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Leona Samson became Director of the MIT Center for Environmental Health Sciences in 2001. She is also an Affiliate at the MIT Center for Cancer Research and an Adjunct Professor of Toxicology at the Harvard School of Public Health.
Her research aims at understanding how cell, tissues, animals and ultimately people respond upon exposure to environmental toxicants in general, and alkylating agents in particular. A wide variety of DNA repair pathways provide protection against DNA alkylation damage and it is now clear that a multitude of other pathways are important for cellular recovery. Samson's goal is to understand how these pathways function, how they are regulated, and how they integrate to determine the ultimate biological and health consequences of environmental exposures.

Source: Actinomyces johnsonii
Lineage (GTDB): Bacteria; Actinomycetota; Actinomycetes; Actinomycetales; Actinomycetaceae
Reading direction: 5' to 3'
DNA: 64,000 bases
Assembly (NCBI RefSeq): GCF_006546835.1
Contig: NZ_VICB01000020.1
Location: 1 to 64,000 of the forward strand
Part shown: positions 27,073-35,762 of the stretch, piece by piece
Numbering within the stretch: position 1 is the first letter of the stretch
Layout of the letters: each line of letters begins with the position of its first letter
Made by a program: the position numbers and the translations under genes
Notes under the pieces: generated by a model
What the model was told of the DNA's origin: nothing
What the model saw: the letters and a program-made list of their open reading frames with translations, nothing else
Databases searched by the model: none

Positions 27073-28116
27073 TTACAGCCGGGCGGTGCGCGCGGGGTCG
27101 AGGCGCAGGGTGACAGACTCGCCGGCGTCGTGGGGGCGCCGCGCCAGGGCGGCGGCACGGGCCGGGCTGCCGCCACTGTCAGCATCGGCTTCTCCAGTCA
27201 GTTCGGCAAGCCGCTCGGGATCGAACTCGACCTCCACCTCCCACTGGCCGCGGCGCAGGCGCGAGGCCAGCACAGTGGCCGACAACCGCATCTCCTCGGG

Samson received a B.Sc. in Biochemistry from Aberdeen University, Scotland in 1974, and her Ph.D. in Molecular Biology from the Imperial Cancer Research Fund and University College, London University, England, in 1978.
DNA Mutation, Repair and the Environment
as author at MIT World Series: Fundamentals of Cancer Research,